The Brutal Reaction Audiences Had To 2001: A Space Odyssey’s Premiere
It’s a matter of records: At the film’s premiere in 1968, 241 people came out, including Rock Hudson, who was overheard saying, “Will someone tell me what this is?” Or, more colorfully, “What are these bulls ***?” Although that might be apocryphal.
Indeed, the general attitude of the atmosphere immediately after the premiere was that Kubrick had achieved an impressive technical achievement without making an actual film, you know. It was not traditional mainstream entertainment, but a heady and ambitious work of art and philosophy. Which, as a cynic might take for granted, has not been adopted by the general public. Kubrick ended up shortening the movie a good 20 minutes after the premiere. According to connoisseurs, all that was lost was a second Pod streak similar to the first. As it stands, the 140-minute version does not seem incomplete.
Most critics of the time noted the notorious opacity of “2001”, whether to praise it or castigate it. The New York Times review placed it somewhere between majestic and boring. Roger Ebert noted that there were many walkouts at the premiere (which he attended), but defended the experience, knowing that those with patience had witnessed something deep and d ‘important. However, Newsweek critic Joe Morgenstern was particularly harsh, saying the film starts off as “a whimsical space operetta, then frantically inflates again for a surreal climax in which the imagery is just obscure enough to be boring, just right. precise enough to be trivial. “I admire Morgenstern, but ouch.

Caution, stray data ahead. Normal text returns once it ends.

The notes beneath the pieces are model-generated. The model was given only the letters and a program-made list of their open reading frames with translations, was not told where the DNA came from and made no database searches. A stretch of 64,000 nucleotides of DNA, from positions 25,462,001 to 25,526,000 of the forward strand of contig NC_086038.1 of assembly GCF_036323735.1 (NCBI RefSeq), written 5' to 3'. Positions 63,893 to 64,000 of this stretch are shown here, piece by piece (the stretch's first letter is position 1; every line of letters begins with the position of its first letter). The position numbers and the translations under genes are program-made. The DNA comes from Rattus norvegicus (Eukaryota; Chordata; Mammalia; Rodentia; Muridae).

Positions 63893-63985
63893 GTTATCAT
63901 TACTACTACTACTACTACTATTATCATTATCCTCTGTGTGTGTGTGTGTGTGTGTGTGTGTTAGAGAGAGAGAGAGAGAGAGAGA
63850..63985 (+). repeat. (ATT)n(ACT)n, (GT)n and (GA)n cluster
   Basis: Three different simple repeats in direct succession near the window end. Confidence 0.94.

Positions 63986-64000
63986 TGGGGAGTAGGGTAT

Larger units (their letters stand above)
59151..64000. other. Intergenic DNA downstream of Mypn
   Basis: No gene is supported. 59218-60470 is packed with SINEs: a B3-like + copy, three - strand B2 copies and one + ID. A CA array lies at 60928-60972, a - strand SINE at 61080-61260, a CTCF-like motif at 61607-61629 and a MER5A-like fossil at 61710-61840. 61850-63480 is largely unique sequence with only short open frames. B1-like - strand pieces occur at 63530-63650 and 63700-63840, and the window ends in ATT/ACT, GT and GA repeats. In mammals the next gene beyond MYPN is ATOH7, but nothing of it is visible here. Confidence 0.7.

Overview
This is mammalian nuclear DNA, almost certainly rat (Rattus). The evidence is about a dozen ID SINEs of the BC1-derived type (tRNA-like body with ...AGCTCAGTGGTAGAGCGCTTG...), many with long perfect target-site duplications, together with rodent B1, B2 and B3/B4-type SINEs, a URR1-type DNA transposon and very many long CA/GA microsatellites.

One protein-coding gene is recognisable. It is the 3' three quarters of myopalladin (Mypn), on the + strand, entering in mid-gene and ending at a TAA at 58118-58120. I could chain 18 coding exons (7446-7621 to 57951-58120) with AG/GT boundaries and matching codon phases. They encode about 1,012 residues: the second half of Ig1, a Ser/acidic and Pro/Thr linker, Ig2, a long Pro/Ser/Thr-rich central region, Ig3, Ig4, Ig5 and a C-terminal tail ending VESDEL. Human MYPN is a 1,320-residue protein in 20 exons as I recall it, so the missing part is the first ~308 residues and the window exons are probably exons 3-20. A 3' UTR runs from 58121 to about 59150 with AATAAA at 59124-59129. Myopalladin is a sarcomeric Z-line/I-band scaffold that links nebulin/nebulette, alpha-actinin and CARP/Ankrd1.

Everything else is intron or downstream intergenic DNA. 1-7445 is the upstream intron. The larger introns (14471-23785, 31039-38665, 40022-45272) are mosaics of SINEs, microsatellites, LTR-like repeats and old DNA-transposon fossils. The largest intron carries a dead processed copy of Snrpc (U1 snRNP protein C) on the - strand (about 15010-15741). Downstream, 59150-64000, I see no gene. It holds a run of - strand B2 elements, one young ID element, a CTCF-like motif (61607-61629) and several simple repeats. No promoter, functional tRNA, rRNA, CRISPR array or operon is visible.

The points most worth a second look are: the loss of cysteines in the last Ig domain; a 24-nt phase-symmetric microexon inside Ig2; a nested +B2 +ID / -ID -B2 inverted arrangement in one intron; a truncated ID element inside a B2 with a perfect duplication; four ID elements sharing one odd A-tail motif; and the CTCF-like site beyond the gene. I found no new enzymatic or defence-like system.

For the record, this has also been the reaction of many of my peers throughout my own life. Some friends and colleagues have said they enjoy the groundbreaking music, images and special effects of “2001: A Space Odyssey”, but start to flounder when asked to explain the themes of the film or even the elements of it. basis of its history. As a friend pointed out, this is the only sci-fi epic with a long run in the pre-human world (although since that statement was made we have also witnessed “The Tree of Life “by Terrence Malick). Another peer, to this day, calls the movie the biggest waste of time he’s ever spent in a theater, and it was a friend that I saw “Spawn” with.
The 1968 review in The Guardian illustrates the mixed attitudes of the time, calling it beautiful to look at, but lacking some spark of originality, and most certainly impossible to penetrate. The reviewer felt that Kubrick and Clarke hadn’t thought about things.